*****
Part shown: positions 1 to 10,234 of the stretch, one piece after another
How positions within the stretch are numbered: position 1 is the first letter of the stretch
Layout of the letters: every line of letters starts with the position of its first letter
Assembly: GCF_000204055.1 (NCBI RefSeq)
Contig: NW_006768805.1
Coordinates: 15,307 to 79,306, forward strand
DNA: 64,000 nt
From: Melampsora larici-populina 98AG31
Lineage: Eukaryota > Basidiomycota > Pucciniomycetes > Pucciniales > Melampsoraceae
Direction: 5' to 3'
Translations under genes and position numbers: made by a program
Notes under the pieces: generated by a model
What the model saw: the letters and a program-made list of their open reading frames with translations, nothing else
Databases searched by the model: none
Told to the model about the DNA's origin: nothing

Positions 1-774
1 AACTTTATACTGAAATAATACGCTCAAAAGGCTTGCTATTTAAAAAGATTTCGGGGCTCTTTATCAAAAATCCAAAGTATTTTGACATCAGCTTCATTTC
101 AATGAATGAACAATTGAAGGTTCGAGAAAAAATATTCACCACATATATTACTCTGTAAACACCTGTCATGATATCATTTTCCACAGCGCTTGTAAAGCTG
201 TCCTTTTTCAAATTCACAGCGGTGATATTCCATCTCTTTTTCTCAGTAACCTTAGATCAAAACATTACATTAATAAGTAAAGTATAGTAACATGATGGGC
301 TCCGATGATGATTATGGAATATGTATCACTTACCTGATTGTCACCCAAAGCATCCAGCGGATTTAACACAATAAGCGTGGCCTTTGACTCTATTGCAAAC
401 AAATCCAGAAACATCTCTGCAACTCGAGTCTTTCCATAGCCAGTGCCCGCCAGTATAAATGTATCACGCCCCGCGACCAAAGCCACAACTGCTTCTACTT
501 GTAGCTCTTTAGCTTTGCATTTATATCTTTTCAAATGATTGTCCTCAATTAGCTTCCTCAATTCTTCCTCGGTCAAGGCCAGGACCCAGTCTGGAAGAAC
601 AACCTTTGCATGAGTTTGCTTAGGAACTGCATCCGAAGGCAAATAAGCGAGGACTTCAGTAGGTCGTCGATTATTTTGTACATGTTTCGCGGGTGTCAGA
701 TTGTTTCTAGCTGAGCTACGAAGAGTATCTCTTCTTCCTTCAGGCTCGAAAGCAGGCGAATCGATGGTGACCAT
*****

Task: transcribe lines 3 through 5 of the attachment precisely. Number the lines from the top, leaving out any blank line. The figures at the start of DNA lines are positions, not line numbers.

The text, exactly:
Layout of the letters: every line of letters starts with the position of its first letter
Assembly: GCF_000204055.1 (NCBI RefSeq)
Contig: NW_006768805.1